7 7.3.1 General Program Eligibility Criteria Ineligible Equipment Costs Business Case Development Project Organization and Communication Program Delivery Equipment Plans Equipment Plan and Budget Preparation Risk Management Plan Procurement Plan Delivery and Installation Plan Financial Administration Budget Oversight Budget Development Cost Information Equipment Reuse Unassigned Contingency CPSM Administration Allowance Variance Management Third-Party Contributions Auditing Grant Processes Grant Funding Agreement Grant Payment Process Reporting Requirements Program Delivery Equipment Installation Framework Diagnostic Imaging Requirements SCHEDULE

8 SCHEDULE APPENDICES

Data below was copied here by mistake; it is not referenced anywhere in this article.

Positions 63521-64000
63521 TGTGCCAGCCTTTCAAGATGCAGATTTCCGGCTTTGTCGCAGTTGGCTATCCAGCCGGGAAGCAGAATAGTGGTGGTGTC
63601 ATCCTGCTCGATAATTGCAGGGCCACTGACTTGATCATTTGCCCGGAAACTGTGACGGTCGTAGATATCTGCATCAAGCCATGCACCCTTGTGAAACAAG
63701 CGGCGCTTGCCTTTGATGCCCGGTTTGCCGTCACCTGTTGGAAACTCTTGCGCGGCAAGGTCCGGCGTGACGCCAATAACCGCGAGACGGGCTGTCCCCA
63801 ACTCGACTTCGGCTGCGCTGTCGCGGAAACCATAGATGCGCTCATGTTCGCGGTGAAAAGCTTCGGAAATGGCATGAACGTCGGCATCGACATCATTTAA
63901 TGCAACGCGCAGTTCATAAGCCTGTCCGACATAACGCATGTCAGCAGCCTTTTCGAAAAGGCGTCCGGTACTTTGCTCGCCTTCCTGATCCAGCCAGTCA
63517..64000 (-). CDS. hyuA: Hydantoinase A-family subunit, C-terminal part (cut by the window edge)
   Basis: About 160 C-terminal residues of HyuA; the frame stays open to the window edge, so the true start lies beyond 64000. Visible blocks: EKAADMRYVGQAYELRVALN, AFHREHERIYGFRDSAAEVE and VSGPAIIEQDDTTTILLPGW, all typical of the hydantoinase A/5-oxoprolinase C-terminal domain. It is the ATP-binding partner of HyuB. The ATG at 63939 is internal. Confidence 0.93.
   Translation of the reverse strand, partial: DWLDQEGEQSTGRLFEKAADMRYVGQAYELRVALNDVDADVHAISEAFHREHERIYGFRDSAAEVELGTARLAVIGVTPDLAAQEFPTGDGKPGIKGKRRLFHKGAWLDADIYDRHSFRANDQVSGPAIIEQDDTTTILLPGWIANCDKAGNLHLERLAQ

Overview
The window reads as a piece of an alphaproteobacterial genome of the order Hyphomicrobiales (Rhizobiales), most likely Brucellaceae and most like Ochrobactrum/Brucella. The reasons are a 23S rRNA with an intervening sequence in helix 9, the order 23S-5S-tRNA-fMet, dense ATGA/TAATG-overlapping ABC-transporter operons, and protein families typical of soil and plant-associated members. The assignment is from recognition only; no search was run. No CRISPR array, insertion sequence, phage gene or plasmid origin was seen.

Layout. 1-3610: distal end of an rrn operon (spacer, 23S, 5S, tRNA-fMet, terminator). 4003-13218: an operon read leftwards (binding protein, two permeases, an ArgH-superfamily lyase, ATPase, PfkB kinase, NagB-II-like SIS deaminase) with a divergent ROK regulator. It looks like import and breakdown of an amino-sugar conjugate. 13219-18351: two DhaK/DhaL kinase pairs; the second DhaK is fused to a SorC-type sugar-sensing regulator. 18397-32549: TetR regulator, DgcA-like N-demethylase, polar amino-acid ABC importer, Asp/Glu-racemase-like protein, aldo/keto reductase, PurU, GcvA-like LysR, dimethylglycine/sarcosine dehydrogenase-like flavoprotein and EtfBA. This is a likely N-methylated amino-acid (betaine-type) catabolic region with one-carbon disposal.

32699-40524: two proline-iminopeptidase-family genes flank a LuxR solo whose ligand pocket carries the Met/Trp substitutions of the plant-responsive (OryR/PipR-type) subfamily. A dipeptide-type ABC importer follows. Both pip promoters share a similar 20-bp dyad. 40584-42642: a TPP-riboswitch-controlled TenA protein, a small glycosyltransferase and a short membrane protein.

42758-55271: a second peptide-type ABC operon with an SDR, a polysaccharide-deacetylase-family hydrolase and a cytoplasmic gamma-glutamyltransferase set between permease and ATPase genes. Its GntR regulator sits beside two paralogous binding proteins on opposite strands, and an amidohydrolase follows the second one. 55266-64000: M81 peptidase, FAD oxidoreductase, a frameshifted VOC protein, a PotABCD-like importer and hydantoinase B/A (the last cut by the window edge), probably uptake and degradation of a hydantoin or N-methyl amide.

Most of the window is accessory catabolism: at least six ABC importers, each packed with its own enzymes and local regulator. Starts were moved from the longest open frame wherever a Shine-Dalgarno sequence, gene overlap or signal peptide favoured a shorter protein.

9 1.0 INTRODUCTION Chapter 1.0 provides an overview of the Health Facilities Capital Program (Capital Program) components and the roles of the key organizations involved in the Program. This Chapter also includes an overview of the Health Facilities Capital Program Manual (Manual) structure and describes the process for amendments to the Manual. The Manual has been developed collaboratively by Alberta Health (HEALTH), Alberta Infrastructure (INFRA) and Alberta Health Services (AHS) (the Parties). The Parties work together to build the right facilities in the right communities to meet Albertans health needs now and into the future. The Manual is developed in accordance with the priorities outlined in the Memorandum of Understanding and under the guidance of the Joint Steering Committee. It describes responsibilities, accountabilities and processes for the planning and delivery of the Program. This Manual supersedes the Health Capital Planning Manual, 3 rd Edition (Revised April 2005). 1.1 Health Facilities Capital Program The Capital Program refers to all health facilities capital programs and projects planned and funded through INFRA and managed jointly by the Parties, including: Major Capital Projects Total Project Cost $5 Million or Greater Capital Projects with Total Project Costs (TPC) of $5 million or more are normally delivered by INFRA. However, in some cases the Parties may agree that AHS will deliver the project. (See Chapter 4 for more information) Minor Capital Projects Total Project Cost Less Than $5 Million Capital projects under $5 million are normally delivered by AHS. However, in some cases the Parties may agree that INFRA will deliver the project. (See Chapter 4 for more information) Infrastructure Maintenance Program The Infrastructure Maintenance Program (IMP) is an ongoing funding program for the maintenance and renewal of health facilities. AHS is responsible for the delivery of IMP projects; however, some IMP projects may be delivered by INFRA for reasons of efficiency, Health Facilities Capital Program Manual Version 1.0 June 2013 Page 9